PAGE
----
Donald Trump’s visit to the UK will see thousands of officers on duty in what will be the biggest UK police operation since the riots in August 2011.
The US President’s first trip to Britain has seen nearly every police force in the country call up officers for his arrival, with demonstrations planned up and down the country during his time here.
During his trip Mr Trump will be visiting Blenheim Palace, Chequers, and Windsor Castle on Thursday and Friday, as he avoids central London, where a large bulk of the protests will be taking place.
The protests in London are expected to see over 50,000 people march on Parliament Square, which will also see a giant Trump Baby blimp fly above the crowd.
The security operation is estimated to cost between £8m and £10m and will put police under "unquestionable pressure", according to Police Federation chairman Simon Kempton.
Police specialists from firearms, public order, traffic and special escort teams will all be involved in making sure the controversial trip goes smoothly.
Talking to Sky News Assistant Chief Constable Chris Shead, from the National Police Coordination Centre, said: "Police forces are working together on a significant, multi-faceted security operation supporting the presidential visit to the UK.
"Nearly all police forces in England and Wales are providing officers and resources to assist with the operations in areas hosting the visit."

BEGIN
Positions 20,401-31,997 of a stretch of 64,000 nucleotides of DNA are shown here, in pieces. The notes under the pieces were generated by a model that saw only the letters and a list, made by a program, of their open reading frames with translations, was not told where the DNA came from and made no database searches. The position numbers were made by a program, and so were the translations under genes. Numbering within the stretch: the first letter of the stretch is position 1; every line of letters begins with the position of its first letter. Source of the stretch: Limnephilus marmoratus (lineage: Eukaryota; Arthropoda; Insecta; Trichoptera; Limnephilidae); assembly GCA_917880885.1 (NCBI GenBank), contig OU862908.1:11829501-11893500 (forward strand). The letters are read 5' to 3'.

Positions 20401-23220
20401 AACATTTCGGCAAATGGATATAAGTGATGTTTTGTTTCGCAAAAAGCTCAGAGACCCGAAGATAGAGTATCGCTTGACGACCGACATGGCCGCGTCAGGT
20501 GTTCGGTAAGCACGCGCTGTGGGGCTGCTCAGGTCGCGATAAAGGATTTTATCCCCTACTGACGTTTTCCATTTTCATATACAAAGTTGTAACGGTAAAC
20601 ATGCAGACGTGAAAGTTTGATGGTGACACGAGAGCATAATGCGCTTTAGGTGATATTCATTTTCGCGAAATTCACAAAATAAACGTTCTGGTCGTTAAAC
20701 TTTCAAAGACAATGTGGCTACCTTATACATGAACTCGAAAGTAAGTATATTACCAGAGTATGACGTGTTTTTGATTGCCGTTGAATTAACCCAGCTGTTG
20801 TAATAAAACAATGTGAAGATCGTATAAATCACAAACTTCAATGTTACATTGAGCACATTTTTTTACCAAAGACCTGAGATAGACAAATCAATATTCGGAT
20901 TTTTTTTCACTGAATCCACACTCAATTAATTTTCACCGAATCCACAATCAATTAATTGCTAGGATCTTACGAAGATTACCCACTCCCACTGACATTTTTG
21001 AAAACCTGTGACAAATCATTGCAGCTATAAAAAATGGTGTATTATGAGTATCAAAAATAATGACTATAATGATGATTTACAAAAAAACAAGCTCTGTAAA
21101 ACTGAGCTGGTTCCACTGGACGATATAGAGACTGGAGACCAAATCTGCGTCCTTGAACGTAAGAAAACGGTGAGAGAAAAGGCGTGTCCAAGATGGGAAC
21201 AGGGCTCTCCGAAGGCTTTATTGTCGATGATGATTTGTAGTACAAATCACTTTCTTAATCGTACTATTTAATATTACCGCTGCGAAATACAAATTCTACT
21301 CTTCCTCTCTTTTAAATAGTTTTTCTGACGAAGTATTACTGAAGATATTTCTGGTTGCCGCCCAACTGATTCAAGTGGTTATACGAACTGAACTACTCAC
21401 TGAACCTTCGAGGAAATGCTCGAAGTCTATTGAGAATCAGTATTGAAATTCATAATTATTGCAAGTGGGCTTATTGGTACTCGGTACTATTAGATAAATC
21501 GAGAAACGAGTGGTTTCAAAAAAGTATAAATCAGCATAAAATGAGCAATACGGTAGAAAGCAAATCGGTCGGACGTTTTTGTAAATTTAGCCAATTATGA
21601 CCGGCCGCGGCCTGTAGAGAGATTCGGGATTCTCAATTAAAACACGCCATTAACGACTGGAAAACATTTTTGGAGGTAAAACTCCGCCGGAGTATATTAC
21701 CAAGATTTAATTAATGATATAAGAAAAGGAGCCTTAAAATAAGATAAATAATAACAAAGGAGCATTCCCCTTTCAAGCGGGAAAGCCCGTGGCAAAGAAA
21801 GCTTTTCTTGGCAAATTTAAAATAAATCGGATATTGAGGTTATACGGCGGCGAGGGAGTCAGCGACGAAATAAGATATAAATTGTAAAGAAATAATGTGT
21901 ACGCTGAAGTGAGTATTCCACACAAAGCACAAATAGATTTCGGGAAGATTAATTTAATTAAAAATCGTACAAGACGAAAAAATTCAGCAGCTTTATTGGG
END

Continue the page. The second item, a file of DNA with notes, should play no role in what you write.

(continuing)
On top of that, police securing Donald Trump's visit to the UK are being forced to sleep in unacceptable conditions worse than cells, the organisation representing rank-and-file officers has said.
Pictures show cramped lines of camp beds filling a vast gymnasium and sleeping mats on the floor of a squash court for officers to rest on between long shifts policing the US President's trip, starting on Thursday.
The Police Federation has complained of the conditions its members are facing during the operation, which will see officers from across the country enlisted at a cost of up to £10 million.
Simon Kempton, the organisation's deputy treasurer in England and Wales, said 300 officers are expected to sleep in the gymnasium with no hot water and restricted access to warm food.
"These officers have been asked to leave their families to travel to another part of the country to help protect the public and the president and all they expect in return is to be treated with some dignity and respect," he said.
"What's clear is that anyone overnight who has been arrested by the police would be put in accommodation far superior to what the officers are staying in."
He said officers at that site are only averaging three to four hours' sleep ahead of 15-hour shifts because of the conditions.
John Apter, chairman of the Hampshire Police Federation, said: "There's so much pressure on officers at the moment. Many are having rest days cancelled, working extended hours and this on top of it; do the bosses really care?
"It hits morale. It's tough at the moment, really tough and they don't deserve this - it's not right and it's not acceptable."